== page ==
Speaking on the event, spokesman Derek Walls stated that American Airlines “does not accept acts of violence against our team members.”

“The person responsible for this act will never again be permitted to travel with us, and we will fully cooperate with law authorities in their investigation.”

The alleged attack was also addressed publicly by the Association of Professional Flight Attendants (APFA), a union that represents more than 26,000 flight attendants at American Airlines.

The group condemned the event in a statement issued on Thursday, calling it “hazardous” and “life-threatening,” and noting that it followed a trend of similar assaults on airline employees, perhaps endangering flight attendants.

The union also said that they will take all necessary steps to ensure that the perpetrator would be held accountable to the utmost degree permitted by law.

Julie Hendrick, the national president of the flight attendants group, said that “this aggressive conduct must cease because it endangers the safety of all passengers and staff.”

“APFA completely supports the impacted crew members and will do all within our power to see that the passenger is prosecuted to the fullest extent of the law.”

Airlines have reported more than 3,000 cases with rowdy passengers to the FAA since the start of the year, many of which involve travellers who disobey the law’s mandate that they wear face masks.

A spokeswoman for the FAA agency said it was fair to conclude that this year’s statistics are the highest ever, despite the fact that the government did not keep such data in years before.

Since declaring a “zero-tolerance policy” against disruptive passengers in January, the FAA has looked into more than 400 complaints and made public the possibility of penalties, some of which could reach $30,000.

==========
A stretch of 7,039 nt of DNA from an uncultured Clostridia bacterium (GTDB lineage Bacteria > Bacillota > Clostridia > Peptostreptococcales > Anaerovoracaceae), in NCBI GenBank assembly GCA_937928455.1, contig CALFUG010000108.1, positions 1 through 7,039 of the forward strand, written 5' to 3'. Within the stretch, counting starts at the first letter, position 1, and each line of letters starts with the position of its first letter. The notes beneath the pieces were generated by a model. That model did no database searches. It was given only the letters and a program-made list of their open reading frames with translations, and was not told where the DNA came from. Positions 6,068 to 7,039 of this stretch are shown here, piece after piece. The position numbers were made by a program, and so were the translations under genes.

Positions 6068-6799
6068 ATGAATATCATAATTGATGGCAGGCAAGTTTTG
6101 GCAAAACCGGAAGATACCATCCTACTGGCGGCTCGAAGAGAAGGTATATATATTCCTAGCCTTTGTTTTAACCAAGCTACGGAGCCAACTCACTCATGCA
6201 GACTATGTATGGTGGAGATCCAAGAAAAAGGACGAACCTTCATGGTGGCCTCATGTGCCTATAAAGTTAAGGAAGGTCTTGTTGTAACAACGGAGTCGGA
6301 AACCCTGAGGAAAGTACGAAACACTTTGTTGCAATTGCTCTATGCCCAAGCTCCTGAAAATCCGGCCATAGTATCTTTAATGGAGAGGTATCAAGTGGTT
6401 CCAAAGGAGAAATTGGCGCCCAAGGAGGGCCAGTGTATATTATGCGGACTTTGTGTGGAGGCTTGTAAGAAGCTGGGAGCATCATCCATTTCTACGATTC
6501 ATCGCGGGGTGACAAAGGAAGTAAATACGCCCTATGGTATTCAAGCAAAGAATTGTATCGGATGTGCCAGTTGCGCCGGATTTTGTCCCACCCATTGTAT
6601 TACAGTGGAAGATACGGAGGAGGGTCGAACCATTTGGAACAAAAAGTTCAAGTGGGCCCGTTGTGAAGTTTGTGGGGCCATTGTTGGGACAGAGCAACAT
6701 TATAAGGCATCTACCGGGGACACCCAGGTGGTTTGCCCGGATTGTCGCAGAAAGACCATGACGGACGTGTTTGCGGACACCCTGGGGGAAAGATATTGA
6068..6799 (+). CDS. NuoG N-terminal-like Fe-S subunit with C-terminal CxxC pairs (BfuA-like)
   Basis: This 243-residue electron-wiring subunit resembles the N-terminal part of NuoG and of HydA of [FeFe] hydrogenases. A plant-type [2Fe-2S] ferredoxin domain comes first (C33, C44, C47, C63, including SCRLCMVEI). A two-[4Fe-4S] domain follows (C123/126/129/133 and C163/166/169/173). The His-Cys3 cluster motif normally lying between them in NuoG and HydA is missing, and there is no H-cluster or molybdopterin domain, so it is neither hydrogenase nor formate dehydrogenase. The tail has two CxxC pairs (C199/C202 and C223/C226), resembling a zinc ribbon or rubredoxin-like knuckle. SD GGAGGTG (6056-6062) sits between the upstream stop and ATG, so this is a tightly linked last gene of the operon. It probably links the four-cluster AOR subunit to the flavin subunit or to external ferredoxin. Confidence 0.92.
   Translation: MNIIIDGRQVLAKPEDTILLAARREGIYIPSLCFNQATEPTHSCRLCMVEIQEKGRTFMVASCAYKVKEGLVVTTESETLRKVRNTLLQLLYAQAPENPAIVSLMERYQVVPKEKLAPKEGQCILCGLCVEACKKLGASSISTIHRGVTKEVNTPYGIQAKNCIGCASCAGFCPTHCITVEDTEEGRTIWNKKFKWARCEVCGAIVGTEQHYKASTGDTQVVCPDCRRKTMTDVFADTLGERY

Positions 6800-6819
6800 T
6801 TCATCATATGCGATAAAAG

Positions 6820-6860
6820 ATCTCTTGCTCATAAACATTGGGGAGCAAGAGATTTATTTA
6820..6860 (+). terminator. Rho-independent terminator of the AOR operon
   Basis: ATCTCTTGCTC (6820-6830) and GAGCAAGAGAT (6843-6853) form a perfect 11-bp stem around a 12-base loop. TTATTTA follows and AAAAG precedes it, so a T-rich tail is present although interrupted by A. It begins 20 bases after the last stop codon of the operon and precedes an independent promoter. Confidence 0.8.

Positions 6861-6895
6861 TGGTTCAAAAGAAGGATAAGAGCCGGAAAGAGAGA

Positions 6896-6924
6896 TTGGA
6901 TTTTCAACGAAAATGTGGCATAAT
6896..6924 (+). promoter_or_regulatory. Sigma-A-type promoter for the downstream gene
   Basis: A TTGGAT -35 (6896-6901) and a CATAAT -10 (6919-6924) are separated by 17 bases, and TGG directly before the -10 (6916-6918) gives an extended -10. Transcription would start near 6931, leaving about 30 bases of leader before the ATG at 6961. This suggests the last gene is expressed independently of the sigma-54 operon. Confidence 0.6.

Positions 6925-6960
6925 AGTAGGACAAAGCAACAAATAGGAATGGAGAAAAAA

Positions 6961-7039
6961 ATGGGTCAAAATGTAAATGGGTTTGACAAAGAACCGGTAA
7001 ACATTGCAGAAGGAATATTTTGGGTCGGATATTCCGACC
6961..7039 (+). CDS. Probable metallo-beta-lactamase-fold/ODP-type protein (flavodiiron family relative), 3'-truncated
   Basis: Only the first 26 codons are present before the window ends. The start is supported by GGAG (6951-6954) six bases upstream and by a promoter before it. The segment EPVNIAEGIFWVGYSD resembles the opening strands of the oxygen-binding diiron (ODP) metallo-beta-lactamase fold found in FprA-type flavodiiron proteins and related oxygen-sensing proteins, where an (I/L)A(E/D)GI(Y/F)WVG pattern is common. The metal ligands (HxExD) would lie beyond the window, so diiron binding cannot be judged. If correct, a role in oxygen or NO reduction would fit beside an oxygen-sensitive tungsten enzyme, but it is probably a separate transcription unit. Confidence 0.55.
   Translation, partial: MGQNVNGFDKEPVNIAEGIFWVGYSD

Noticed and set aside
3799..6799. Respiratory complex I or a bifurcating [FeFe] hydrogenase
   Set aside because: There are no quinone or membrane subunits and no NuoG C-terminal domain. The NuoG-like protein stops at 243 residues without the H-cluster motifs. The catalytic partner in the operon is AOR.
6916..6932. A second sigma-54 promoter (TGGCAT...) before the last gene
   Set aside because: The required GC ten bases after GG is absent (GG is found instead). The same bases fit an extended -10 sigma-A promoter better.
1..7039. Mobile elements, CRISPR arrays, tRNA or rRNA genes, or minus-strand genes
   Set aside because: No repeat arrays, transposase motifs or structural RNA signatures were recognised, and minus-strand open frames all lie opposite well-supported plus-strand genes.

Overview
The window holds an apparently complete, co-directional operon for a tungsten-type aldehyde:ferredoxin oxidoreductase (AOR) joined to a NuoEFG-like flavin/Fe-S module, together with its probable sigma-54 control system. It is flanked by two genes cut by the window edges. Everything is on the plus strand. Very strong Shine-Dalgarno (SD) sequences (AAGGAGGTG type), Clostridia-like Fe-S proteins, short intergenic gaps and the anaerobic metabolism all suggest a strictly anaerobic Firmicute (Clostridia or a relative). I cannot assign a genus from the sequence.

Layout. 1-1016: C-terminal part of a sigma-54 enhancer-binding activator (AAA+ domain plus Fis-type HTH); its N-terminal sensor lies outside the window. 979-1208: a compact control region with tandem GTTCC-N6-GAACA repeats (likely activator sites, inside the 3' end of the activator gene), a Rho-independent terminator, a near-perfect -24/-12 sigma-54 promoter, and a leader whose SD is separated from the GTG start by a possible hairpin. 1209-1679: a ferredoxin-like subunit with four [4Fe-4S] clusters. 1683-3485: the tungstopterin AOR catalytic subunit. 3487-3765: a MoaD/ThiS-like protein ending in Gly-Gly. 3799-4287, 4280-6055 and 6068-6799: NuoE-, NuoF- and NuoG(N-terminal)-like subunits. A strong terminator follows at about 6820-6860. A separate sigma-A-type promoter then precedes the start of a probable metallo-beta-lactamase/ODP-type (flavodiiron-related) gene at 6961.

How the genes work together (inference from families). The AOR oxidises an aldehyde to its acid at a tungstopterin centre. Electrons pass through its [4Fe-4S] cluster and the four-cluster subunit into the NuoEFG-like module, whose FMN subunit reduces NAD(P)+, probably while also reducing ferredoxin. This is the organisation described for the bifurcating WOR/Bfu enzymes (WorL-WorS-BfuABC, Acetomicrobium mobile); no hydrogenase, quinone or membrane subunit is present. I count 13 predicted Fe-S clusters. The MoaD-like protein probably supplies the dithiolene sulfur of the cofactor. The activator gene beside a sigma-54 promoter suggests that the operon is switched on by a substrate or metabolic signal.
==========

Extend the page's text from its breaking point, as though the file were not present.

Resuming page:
According to FAA data, it is approximately three times the full-year average number of instances over the previous ten years.

Leaders of the main flight attendant unions, who pushed for the development of the training programmes after the terrorist events on September 11, 2001, applauded the decision. Before storming the cockpits on the day of the assaults, the terrorists who hijacked four aircraft attacked a number of passengers and flight attendants.

Because a flight attendant was the first to die, Lyn Montgomery, head of the union local that represents Southwest Airlines flight attendants, stated, “We wanted to make sure that we could defend ourselves against violent altercations, on and off the aircraft.” “Right now, it’s extremely needed, and it’s priceless.”

Sara Nelson, president of the Association of Flight Attendants, applauded TSA for resuming optional seminars despite her support for making the sessions obligatory and the rise in on-flight altercations.

The flight attendants are there to protect “the safety and security of everyone on the aircraft,” she added, adding that “this should send a message to the public that these incidents are serious.”

The frequency of cases involving rowdy passengers has decreased, meantime, following the April repeal of the need for face masks on board. Nevertheless, the FAA has opened roughly 680 investigations into similar assaults this year, which is far more than typical.

The FAA is looking into this occurrence right now. A federal offence of interfering with flight attendants and crew members has been brought against the suspect, who is now being held in jail.